At this point in the school year, many international school leaders will be looking for those ‘external’ opportunities to boost learning for teachers during the long break between school years. . Here are some suggestions to ensure those experiences are beyond ‘perk’ thinking:

BEFORE approving attendance at an eternal PD session:
For each potential attendee:

  • What specific learning goals for students are we working to improve by sending this teacher to this PD session?
  • What do supervision and evaluation data for the teacher indicate regarding skills to be addressed?
  • What is the teacher’s own analysis of skills he/she needs to improve?
    About the session being considered:
  • Is the PD session directly aligned to the desired learning results our school is attempting to achieve?
  • Are the learning objectives primarily skills that a teacher would use in the classroom?
  • Is there evidence that participants will actually practice skills during the session?
  • Is the intended content commensurate with current research?
  • Are there any built-in follow-up strategies (e.g. a ‘next steps’ planning processes embedded in the session strategies?)
    AFTER the session:
  • How will we ensure that the teacher is actually applying what has been learned?
  • What measures will we use to determine if this PD made any difference?
  • And a big DON’T: DO NOT ask the teacher to ‘share what they learned’ BEFORE they have had the opportunity put it into practice in their own classroom.
    And a reminder that we at TIE and the PTC do offer some PD options for international teachers and leaders…

…all in the quest to move from PD as PERK to PD as PRIORITY.

Hopes and Dreams- with Legs!

“Planning is bringing the future into the present so that you can do something about it now.” – Alan Lakein

This weekend was a busy one. I was invited to attend our regional organization’s professional planning annual session. The goal was to plan for next year’s (and beyond) professional development at NESA conferences- topics and speakers.

Sounds pretty cut and dry doesn’t it? And it would be too, except I was meeting with an exceptional group of people, working for an exceptional organization, trying to ensure exceptional offerings were in place for the teachers and schools out there depending on them. No small feat.

Previously a literacy coach, now as an administrator, before as a teacher and often as a parent, I am faced with the need to plan for action and outcomes. Like me, I’m sure many of you plan on a daily basis, for a variety of reasons. However, what I learned most over this weekend was the necessity of having a planning process that gives all of your hopes and dreams (which the best plans are reaching for) the “legs” to actually walk the path toward completion.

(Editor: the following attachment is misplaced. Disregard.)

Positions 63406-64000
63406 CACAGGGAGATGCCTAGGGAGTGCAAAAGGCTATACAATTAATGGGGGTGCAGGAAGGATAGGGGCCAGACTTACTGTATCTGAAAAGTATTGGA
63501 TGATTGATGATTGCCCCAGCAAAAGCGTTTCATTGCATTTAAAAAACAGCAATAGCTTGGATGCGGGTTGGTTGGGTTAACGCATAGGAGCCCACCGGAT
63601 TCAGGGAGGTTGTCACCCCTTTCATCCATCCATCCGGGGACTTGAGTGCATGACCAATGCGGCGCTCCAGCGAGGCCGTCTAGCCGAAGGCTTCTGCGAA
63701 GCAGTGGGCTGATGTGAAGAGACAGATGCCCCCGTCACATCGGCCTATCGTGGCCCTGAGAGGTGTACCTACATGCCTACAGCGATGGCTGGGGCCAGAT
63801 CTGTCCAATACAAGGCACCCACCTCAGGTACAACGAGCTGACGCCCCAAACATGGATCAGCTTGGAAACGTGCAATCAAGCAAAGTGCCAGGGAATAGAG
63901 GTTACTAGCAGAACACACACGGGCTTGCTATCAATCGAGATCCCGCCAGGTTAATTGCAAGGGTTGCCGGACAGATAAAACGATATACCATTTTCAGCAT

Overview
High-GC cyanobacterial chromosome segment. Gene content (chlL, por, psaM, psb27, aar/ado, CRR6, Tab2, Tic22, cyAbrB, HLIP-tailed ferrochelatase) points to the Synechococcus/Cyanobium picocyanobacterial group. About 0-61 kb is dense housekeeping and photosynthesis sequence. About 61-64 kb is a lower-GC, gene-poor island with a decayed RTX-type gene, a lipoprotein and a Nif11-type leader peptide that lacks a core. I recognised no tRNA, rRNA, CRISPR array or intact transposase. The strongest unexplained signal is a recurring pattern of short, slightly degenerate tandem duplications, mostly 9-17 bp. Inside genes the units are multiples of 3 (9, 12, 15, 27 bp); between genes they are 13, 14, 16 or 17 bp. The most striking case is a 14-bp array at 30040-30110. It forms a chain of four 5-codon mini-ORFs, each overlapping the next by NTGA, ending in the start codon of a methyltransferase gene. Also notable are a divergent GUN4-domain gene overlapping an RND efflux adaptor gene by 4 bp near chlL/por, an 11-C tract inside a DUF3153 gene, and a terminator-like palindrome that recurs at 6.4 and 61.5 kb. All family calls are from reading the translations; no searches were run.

The more moving parts, or the bigger the plan or the goal, the more necessary it is to have a process in place which ensures things are covered, thought through, and allows for you to evaluate both the plan and the actual event you’ve planned for. In fact, without the plan and then the evaluation, there is really no way to know if plan was successful.

With the help of Joellen Killion from Learning Forward, (Professional Learning Organization) I learned, right alongside the planners at NESA, how to create and evaluate a plan for professional learning.  The evaluative piece is new for me. What I like about it, is that it allows a school or organization to learn from the work at the level of the idea and process, and not just from the product generated.

As I reflect on my learning at NESA this weekend, I’ve been thinking about how we often hear about the pendulum swinging back and forth in education. I’m beginning to wonder how much of that is due to a lack of precision in our planning, and/or the fact that we often do not return to the plan to evaluate if it worked. Add to that the fact that so many of us start plans and projects at one school and then move to another. What happens to that work when you leave? Might it be continued if there was a better plan and/or a way to evaluate that plan- left for the person filling your shoes?

We have so much to do, so many hopes and dreams for our learners, our schools, and ourselves. There are days when it is overwhelming and seems as if we are never going to get there. Putting your time and energy into the planning process is one way to ensure the end result you desire becomes a reality.

Here’s to better plans, which lead to intended outcomes. In other words, here’s to taking your hopes and dreams and giving them the legs they need to take off.

(Crossposted on www.literacybytes.com)